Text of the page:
Pope John Paul II read Christmas greetings "to each and every human being" in 24 languages yesterday and asked everyone to join him in urgent prayers for peace.

"Man cannot be destroyed, it is not permitted to humiliate him, it is not permitted to hate him," he said in his first papal Christmas message from the balcony of St. Peter's Basilica to a crowd of 30,000 gathered in the square below in the chilly morning rain.

The pope's message highlighted celebrations of Christmas by hundreds of millions of Christmas and others around the world-from Christ's traditional birthplace, Bethlehem, in the Israeli-occupied West Bank, to Peking.

The lights from the pope's own Christmas fir tree could be seen flickering within the papal apartments as the 58-year-old Polish-born pontiff delivered the traditional "Urbi et Orbi"-"to the City and the World"-papal message and blessing. A few hours earlier, he officiated at midnight mass in the basilica and spoke out against political and economic oppression.

"To everyone, I address a pressing invitation to pray together with the pope for peace," John Paul said as he read out his message ad then concluded his brief greeting in languages such as Arabic, Gaelic, Japanese, Chinese, Russian, English and his native Polish with the wish: "Happy Christmas."

Unlike the service that marked his installation October, the Vatican said, the international television broadcast of the papal midnight mass and message was not picked up by Poland or other East European countries.

In Warsaw, the Polish capital, Cardinal Stefan Wyszynski called in his Christmas sermon for Poles to pray that the pope will be able to visit his homeland in May to celebrate the martyrdom of Poland's patron saintt, St. Stanislaw. The cardinal did not say if anything had occurred that might prevent a trip by the pope.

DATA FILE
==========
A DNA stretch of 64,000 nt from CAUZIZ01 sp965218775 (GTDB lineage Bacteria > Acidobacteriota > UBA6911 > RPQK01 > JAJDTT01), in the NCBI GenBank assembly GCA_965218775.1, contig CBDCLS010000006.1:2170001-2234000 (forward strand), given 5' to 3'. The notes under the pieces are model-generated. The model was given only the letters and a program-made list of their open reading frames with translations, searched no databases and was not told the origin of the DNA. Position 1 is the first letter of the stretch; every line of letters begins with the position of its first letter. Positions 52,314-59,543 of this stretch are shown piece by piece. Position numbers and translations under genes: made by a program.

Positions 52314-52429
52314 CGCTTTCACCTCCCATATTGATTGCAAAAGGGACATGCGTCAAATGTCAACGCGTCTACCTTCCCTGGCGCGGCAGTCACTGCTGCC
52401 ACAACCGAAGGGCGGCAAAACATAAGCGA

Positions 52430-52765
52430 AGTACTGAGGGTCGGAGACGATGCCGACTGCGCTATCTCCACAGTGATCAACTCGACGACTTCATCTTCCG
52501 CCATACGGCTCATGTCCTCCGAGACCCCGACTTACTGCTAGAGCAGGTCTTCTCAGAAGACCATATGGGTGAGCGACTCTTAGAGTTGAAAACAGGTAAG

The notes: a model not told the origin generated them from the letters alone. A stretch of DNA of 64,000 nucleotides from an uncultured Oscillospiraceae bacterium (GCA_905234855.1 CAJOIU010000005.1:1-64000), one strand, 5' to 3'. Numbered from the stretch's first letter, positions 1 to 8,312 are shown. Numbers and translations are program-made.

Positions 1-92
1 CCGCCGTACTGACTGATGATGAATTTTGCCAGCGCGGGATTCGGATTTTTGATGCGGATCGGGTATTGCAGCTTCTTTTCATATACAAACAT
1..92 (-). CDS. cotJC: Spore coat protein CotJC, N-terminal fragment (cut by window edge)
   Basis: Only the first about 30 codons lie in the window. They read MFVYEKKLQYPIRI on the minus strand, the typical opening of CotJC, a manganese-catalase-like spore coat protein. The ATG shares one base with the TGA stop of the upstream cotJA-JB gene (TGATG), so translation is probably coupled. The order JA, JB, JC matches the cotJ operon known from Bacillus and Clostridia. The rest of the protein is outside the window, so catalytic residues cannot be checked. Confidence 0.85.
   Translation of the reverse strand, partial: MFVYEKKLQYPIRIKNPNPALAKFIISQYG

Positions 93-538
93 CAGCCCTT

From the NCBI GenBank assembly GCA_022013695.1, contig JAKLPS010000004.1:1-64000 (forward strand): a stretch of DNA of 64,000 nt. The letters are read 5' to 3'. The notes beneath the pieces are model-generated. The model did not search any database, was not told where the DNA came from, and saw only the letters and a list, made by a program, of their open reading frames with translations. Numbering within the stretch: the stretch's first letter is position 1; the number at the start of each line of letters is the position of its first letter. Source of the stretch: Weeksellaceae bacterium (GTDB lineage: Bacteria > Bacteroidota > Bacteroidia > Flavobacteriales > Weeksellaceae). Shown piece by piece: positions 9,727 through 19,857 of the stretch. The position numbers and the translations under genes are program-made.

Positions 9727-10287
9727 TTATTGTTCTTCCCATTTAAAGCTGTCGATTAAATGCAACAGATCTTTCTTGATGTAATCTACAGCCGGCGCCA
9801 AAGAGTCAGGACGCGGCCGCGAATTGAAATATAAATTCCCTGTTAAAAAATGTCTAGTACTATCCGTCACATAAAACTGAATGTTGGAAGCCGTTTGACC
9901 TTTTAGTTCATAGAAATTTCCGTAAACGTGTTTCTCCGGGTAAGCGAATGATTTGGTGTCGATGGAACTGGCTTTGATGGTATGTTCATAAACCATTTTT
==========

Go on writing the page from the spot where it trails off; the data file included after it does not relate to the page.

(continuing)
In Bethlehem, an estimated 40,000 pilgrims from many lands mingled with Jews and Arabs in Manger Square, traditional site of the stable in which Christ was born.

Israeli troops were more in evidence this year in Bethlehem than in any of the previous years since the town was captured in the 1967 war with the Arabs. But no trouble was reported.

On the Golan Heights, U.N. soldiers from Austria, among the troops keeping peace between the Israelis and the Syrians, spent the night huddled round a Christmas tree singing "Silent Night."

Outside the U.N. Command post on the frozen wastes of Mount Hermon, Syrian shepherds tending their sheep could hear the distant rumble of heavy artillery from southern Lebanon as rightwing Lebanese militiamen and Palestinian guerrillas engaged in another long-range artillery duel.

In Peking, Chinese television broadcast a program of religious music for the first time at Christmas since the Communists took over in 1949. A handful of Chinese also attended church service held for the city's foreign residents.

Queen Elizabeth, in her Christmas message to Britain and the Commonwealth, called for optimism and faith in the future. "Even if the problems seem overwhelming, there is always room for optimism," she said.